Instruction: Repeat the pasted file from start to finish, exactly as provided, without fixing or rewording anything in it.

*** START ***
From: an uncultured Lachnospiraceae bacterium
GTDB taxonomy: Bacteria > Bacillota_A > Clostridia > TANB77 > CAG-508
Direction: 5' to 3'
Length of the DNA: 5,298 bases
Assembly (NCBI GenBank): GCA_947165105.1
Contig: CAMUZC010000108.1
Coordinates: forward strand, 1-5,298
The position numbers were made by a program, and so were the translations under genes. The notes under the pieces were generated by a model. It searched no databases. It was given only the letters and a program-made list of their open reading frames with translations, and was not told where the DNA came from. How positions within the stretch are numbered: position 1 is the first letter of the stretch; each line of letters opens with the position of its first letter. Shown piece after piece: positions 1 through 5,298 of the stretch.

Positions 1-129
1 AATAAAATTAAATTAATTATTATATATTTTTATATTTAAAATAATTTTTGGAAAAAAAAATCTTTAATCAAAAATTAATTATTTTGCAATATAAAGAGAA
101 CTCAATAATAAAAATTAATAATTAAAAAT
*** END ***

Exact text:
From: an uncultured Lachnospiraceae bacterium
GTDB taxonomy: Bacteria > Bacillota_A > Clostridia > TANB77 > CAG-508
Direction: 5' to 3'
Length of the DNA: 5,298 bases
Assembly (NCBI GenBank): GCA_947165105.1
Contig: CAMUZC010000108.1
Coordinates: forward strand, 1-5,298
The position numbers were made by a program, and so were the translations under genes. The notes under the pieces were generated by a model. It searched no databases. It was given only the letters and a program-made list of their open reading frames with translations, and was not told where the DNA came from. How positions within the stretch are numbered: position 1 is the first letter of the stretch; each line of letters opens with the position of its first letter. Shown piece after piece: positions 1 through 5,298 of the stretch.

Positions 1-129
1 AATAAAATTAAATTAATTATTATATATTTTTATATTTAAAATAATTTTTGGAAAAAAAAATCTTTAATCAAAAATTAATTATTTTGCAATATAAAGAGAA
101 CTCAATAATAAAAATTAATAATTAAAAAT